The homeless woman knew that she could not bear to part with her most prized possession, her last memento of her old life. Her dad had given it to her before he wasted away to dementia as a reminder to keep by her side at all times. A gift passed down from his grandmother, a relic to remind him always of their roots. A happy memory of a man unrecognisable to what he was now. But hunger gnawed at her insides. How long had it been since she’d eaten. Since she’d been anywhere besides this small slab of concrete. Since she’d felt like a person instead of an animal, desperate and afraid. Around her a dozen people walked past but she could only see Lord Rutherford’s face and the print letters which read ONE HUNDRED DOLLARS.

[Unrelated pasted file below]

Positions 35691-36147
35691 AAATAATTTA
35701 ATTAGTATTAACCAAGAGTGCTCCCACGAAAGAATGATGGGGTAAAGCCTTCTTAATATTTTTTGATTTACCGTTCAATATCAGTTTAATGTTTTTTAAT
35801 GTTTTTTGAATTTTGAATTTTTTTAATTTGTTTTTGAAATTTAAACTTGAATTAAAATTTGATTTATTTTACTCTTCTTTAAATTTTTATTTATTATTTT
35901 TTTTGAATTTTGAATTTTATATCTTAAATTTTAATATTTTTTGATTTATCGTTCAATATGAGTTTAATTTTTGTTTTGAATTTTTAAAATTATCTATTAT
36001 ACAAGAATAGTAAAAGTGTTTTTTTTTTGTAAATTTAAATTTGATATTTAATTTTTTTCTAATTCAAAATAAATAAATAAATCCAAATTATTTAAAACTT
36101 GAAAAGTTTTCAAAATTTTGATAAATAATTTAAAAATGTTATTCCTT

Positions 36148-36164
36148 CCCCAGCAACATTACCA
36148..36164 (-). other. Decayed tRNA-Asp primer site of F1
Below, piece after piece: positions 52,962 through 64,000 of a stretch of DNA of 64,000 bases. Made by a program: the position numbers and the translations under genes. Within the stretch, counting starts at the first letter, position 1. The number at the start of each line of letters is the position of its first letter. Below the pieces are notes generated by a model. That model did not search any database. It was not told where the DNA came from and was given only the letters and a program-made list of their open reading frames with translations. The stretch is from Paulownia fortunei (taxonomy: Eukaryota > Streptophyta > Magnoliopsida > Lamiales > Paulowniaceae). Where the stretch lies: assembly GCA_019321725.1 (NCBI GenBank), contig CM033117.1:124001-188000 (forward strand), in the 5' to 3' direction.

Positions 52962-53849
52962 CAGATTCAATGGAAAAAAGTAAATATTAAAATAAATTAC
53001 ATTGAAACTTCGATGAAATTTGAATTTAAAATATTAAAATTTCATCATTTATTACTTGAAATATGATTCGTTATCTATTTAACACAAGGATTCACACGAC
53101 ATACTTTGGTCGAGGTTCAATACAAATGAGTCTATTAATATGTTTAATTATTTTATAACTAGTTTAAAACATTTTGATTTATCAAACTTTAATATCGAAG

“I can see it means a lot to you.” The Man in the Grey Suit peeled another hundred dollar bill and added it to the first. His voice feigned sympathy but his eyes gleamed with vicious glee. They thought here they would be safe.
“I’ve always believed in looking out for the little guy. I had some tough times growing up myself you know.” His voice flowed like quicksilver before it ran poison through your veins. Wind tugged at his pockets and a stray business card flew away into the street, a picture of his face smiling out under another name next to the letters M.P. The Man in the Grey Suit hardly paid notice; he had many more where that had come from, and many other names.